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The Scott Report and the Making of the Modern Countryside - 'How penetrating was the Scott report's analysis of rural problems and what were the consequences of its recommendations?'

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The Scott Report and the Making of the Modern Countryside 'How penetrating was the Scott report's analysis of rural problems and what were the consequences of its recommendations?' Nineteenth century Britain violently swung from being a predominantly agricultural society to being the "workshop of the world". Such a dramatic shift led to ramifications in all British factions especially the countryside. The Scott Report otherwise known as the Majority Report was published in 1942. It summed up the complex changes that had been taking place in rural England during the preceding half-century, and set out a series of plans and recommendations for the government to subsequently follow. The Report has been sited as the most influential document concerning the English countryside of the twentieth century. It has, however, not been without criticism. Many have been damning in their condemnation of the catastrophic impact it has had on the countryside in the following half century. Why is this so? The Scott Report was primarily the product of four men; Scott, Stamp, Hudson and Reath. The integrity of each has been called into question as much as the Report itself. ...read more.


living conditions in many county districts."vii Apart from the accommodation itself being bellow par, so were the services that were being provided in the village. "Thousands of cottages have no piped water supply, no gas, or electric light"viii. "In General, the services provided in the village whether of education, health or any other of the social services to be found in every town were of a standard far inferior to their urban counterpart."ix The Report then states failed government intervention in this area such as The Rural Water Supply Act 1934. It concludes that more needs to be done as to improve standards. Social life in the countryside is also briefly mentioned. It talks of the advent of the bicycle and motorcar and how this has meant dependency on neighbouring towns for amusement. Cultural life within the village itself is no longer centralised. Yet again there is no quantitative data upon which to base any of these generalisations. The Scott Report can be wholly seen as descriptive rather then quantitative. There are statistics pronged at random intervals but as a whole the document relies upon descriptive accounts. ...read more.


The Minority Report contained within the Report itself criticises the recommendations set out. "My differences with the Majority rest, not upon a negative attitude, but upon a different view of what positive policy is in the national interest. My colleagues seek their ends by measures which involve as little change as possible in the status quo; I seek measures which permit more dynamic adaptation."xiv Dennison is quite bold and ruthless in is dismemberment of the recommendations. He sees the report as potentially dangerous and predicts many future problems. The Scott Report can be seen in both a negative and positive light. The Report goes to great length to explain contemporaneous issues plaguing the countryside. It is penetrating to a certain extent, however, relies too heavily on narrative rather than quantitative data. It would have been far more influential had all the social and economic problems laid out in the report been predominantly based on national statistics. The repercussions of the Majority Report can still be felt today. Increased organisation and National parks have come out of the recommendations it set. Many of the recommendations however have merely been ignored or carried out to negative ends. The 1947 Town and Country Planning Act is one such case. In conclusion the ramifications of the recommendations are still felt today and not always with positive consequences. ...read more.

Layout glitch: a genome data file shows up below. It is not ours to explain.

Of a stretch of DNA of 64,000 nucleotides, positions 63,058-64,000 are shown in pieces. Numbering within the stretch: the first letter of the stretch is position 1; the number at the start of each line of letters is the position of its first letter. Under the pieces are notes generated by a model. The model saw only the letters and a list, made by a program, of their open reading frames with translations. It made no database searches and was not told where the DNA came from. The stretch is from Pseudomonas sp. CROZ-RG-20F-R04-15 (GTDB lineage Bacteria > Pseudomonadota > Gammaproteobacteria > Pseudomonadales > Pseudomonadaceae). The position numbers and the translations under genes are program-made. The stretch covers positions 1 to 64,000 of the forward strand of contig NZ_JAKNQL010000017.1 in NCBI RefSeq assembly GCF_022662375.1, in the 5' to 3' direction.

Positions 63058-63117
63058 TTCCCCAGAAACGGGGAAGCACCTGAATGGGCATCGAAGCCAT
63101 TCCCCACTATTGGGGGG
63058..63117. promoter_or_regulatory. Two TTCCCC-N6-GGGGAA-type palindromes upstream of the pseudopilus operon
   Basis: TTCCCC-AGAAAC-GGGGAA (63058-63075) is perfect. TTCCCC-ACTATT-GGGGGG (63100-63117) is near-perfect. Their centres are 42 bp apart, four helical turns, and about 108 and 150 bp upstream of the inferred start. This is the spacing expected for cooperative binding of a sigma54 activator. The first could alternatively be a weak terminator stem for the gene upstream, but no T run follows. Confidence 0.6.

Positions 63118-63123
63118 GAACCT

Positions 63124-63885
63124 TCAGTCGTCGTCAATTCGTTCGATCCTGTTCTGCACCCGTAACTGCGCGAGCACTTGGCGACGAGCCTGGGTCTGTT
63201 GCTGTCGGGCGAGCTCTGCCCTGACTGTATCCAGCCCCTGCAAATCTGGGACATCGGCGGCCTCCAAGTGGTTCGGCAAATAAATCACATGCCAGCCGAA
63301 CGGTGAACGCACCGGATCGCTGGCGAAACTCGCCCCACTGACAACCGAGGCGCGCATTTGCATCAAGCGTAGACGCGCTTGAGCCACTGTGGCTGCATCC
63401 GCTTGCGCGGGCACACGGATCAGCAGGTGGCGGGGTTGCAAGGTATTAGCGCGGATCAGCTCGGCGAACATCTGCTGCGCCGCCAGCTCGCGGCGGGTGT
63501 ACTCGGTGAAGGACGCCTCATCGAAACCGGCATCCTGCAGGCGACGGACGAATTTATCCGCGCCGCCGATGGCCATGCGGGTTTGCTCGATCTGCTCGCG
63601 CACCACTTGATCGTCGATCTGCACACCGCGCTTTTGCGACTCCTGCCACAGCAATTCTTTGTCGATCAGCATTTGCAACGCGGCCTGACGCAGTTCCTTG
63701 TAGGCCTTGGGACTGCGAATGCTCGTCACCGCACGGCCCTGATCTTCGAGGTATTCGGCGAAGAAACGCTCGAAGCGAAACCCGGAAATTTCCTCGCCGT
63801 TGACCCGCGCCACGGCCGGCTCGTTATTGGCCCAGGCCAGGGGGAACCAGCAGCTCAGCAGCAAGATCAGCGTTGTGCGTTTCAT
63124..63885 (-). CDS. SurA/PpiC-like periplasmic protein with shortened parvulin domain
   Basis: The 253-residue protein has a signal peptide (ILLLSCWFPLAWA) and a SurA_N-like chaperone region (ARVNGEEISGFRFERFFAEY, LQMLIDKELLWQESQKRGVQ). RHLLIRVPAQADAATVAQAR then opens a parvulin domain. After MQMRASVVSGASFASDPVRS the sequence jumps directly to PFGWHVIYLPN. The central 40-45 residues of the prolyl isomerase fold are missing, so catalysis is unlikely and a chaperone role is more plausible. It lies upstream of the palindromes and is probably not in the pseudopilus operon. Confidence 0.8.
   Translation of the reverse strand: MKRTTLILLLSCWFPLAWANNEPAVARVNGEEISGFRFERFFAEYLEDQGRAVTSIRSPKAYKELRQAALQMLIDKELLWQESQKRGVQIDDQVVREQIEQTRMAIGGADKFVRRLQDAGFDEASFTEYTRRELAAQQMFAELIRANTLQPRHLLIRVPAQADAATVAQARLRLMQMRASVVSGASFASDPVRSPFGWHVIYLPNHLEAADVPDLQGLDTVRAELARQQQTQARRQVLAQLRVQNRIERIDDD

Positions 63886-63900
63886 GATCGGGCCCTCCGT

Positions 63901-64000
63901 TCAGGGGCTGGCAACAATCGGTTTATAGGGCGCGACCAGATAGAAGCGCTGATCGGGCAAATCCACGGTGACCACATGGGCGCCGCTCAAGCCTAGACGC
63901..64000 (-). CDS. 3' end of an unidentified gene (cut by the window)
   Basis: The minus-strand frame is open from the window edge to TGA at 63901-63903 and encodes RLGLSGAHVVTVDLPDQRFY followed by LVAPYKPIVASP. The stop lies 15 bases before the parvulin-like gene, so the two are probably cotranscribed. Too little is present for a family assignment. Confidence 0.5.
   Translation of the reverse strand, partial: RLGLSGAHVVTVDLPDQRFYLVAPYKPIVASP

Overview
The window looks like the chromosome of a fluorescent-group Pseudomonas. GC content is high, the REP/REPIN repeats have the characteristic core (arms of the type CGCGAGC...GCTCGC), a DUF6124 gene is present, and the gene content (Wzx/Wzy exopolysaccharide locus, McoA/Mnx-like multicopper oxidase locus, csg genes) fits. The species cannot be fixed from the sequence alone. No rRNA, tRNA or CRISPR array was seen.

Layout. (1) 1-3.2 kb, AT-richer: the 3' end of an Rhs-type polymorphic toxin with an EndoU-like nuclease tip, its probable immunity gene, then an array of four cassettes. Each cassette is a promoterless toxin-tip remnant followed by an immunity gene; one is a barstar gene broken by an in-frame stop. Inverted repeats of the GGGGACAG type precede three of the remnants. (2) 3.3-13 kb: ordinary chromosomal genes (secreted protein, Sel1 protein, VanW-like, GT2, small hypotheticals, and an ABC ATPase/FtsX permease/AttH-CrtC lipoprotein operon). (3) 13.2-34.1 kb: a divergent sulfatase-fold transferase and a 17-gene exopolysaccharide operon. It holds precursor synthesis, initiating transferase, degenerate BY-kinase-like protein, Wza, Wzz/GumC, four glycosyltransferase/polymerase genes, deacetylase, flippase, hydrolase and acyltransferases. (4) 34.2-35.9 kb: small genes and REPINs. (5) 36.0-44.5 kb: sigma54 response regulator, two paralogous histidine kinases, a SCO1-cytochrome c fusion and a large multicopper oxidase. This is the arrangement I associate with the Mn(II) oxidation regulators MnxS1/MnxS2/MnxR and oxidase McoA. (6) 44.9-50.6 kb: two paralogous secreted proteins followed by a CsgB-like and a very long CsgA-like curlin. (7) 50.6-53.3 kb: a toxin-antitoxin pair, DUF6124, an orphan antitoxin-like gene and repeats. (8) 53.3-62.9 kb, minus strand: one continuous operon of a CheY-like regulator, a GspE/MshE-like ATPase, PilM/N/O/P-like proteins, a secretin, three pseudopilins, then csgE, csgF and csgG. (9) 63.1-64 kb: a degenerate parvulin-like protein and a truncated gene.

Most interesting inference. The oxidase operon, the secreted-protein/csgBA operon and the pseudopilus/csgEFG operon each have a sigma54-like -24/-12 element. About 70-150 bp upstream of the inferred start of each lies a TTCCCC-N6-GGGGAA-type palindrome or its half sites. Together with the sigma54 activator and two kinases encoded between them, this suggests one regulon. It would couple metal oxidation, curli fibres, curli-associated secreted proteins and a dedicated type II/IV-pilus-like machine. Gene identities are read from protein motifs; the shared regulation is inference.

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Accurate use of appropriate terminology. Clear and concise writing style shows the student has a very good knowledge and understanding of the topic. All parts of the title are addressed in a logical way throughout the essay and are summed up in the conclusion which relates back to the most significant parts of the essay. Useful case study examples are used to support statements and to show wider reading beyond just the Scott report itself.

Marked by teacher Katie Price 05/04/2013

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